More focus should be on the activities of the commission and not a personality cult being built around its leadership. Though I acknowledge that they may be inseparable, efforts must be made to gain public confidence in all officials of the commission and not in a few individual(s).
The commission should embark on more public enlightenment exercise and education of the public on the ills of corruption.
I will advise the commission to submit itself to constituted authority, co-operate with other governmental agencies, while resisting interference in its activities as enshrined in its enabling law.
It must ensure due process in the appointment of its leadership. Its leadership must possess the required qualification for the positions and be appointed in accordance with the dictates of the law.
The foregoing are my thoughts on the Economic and Financial Crimes Commission and its role in nation-building.
Babatunde Ogala, is the chairman, Committee on Judiciary, Lagos State House of Assembly.

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Lawyers fault Gani on EFCC

Lawyers disagree with Fawehinmi’s call for Aondoakaa’s sack• Saturday, Sep 22, 2007
Lawyers in Lagos on Monday disagreed with Chief Gani Fawehinmi’s call on President Umaru Yar’Adua to sack Justice Minister Michael Aondoakaa (SAN).
Mrs. Abimbo1a Williams (SAN) told newsmen that the Attorney-General’ s position was a statutory one, with well-enunciated roles in the constitution.
“I, therefore, disagree with Chief Fawehinmi that the Attorney-General should resign his office”, she said.
The Lagos State Chairman of the Committee on Judicial Matters, Mr. Babatunde Ogala, said Fawehinmi was only being emotional and prejudiced on the issue.
“The Attorney-General has not done anything to warrant such statement from Fawehinmi and as a senior colleague, I think he ought to have been more cautious in making such a ridiculous statement,” he said.
Mr Adesina Ogunlana, a senior lawyer in the Lagos State Ministry of Justice said the Attorney-General should be left to concentrate on his official duties, rather than being distracted by Fawehinmi.
He said: “Gani Fawehinmi has become known for his character. Once he does not like one’s face, he puts up a fight”.

Lawyers fault Gani on EFCC

Lawyers fault Gani Fawehinmi By ADESINA AIYEKOTI and RAZAQ BAMIDELETuesday, September 18, 2007
•Chief Gani Fawehinmi, (SAN)Photo: Sun News Publishing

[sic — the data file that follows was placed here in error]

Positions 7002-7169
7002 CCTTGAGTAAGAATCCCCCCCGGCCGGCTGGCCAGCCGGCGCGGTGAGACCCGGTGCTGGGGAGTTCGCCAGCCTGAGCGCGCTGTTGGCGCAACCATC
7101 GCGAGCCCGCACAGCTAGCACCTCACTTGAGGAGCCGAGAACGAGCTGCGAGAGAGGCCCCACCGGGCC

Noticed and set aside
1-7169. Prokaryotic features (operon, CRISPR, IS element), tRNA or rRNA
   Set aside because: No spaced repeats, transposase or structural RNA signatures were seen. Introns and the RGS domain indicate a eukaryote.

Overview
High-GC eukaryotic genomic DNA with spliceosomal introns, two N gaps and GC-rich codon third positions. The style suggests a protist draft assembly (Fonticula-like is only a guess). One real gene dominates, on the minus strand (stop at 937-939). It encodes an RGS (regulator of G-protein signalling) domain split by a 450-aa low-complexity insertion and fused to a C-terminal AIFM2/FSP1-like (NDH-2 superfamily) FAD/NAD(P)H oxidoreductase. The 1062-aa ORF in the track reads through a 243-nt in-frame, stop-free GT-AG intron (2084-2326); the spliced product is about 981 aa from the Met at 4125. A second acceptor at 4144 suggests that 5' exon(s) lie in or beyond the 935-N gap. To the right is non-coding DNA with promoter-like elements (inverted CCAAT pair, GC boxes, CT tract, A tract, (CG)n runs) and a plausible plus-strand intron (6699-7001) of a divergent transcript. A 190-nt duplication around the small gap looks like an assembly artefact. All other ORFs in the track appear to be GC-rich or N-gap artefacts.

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Lagos lawyer, Chief Gani Fawehinmi, (SAN) on Monday came under fire from members of Inner and Outer bar, for calling on President Umaru Yar’Adua to immediately remove the Attorney General of the Federation and Minister of Justice, Mr Mike Aondoakaa (SAN) from office.Chief Fawehinmi had anchored his call on the ground that the Attorney-General had constituted himself into a stumbling block in the war against corruption in the country.Among the top legal luminaries that countered Fawehinmi’s stance were professor Itsey Sagay (SAN) Mr Kemi Pinheiro (SAN), Mrs Abimbola Williams (SAN) Mrs Hairat Balogun, as well as Barristers Benson Ndakara, Adesina Ogunlana and Babatunde Ogala, chairman, Lagos State House of Assembly committee on judicial matters.Throwing his weight behind all the steps so far taken by the Federal Attorney General, Professor Sagay said the Minister had not gone outside the provisions of the 1999 Nigerian Constitution to warrant his sack by the President.Making reference to the decision taken by the Minister of Justice to take over the trial of former Governor Orji Kalu, Professor Sagay said the step was based on "the bedrock of this administration, which is the supremacy of the rule of law."Also countering Fawehinmi’s argument, Lagos based lawyer, Mr Kemi Pinheiro (SAN) said the fight against graft should not be left for the attorney general alone but that all Nigerians must join hands, adding: "I know the Attorney-General of the Federation as a fighter of corruption. All his actions have been constitutional and guided by law. Gani differs in opinion and strategy, there is no basis to call for his sack." Also, Mrs Hairat Balogun, former Attorney-General of Lagos State and a life bencher said nobody should call on the Federal Attorney General to resign his appointment or be sacked by the President. "He can resign on his own if he is convinced that he has done something unconstitutional," she said.Declaring that Chief Fawehinmi was expressing his opinion, Mrs Balogun, however, appealed to her colleagues to tread softly in order not to confuse the issue on hand.Mrs Abimbola Williams (SAN) described the call by Fawehinmi as unacceptable, saying nobody could ask the president to sack the attorney general without any justifiable reason. "The constitution created that office," she added.Asking the radical lawyer to leave the Attorney General alone, Benson Ndakara argued that Fawehinmi’s condemnation of the Justice Minister was highly misplaced. "Gani does not see anything wrong with the method of the EFCC and that is why he must be present at any EFCC gathering."He does not see anything wrong in selective justice being done by the commission. Today, some of the governors are facing trial, while some are walking the street with stolen money."Also condemning Fawehinmi’s call, a law journal publisher, Barrister Adeshina Ogunlana said he was not surprised that Chief Fawehinmi was criticising the attorney general because "as far as Gani is concerned, EFCC is an angel and they have no fault whatsoever."I think what the Attorney-General is trying to do now is to bring sanity to the whole system."Speaking further Ogunlana, argued that "calling for the sack of the Attorney General is very unfair. Gani Fawehinmi is patriotic, just as he is an example of extremism. And extremism should not be supported. You cannot be a democrat and be an impatient person."Babatunde Ogala in his view noted that Fawehinmi was being emotional on the issue. He described the call for Aondoakaa’s sack as prejudiced.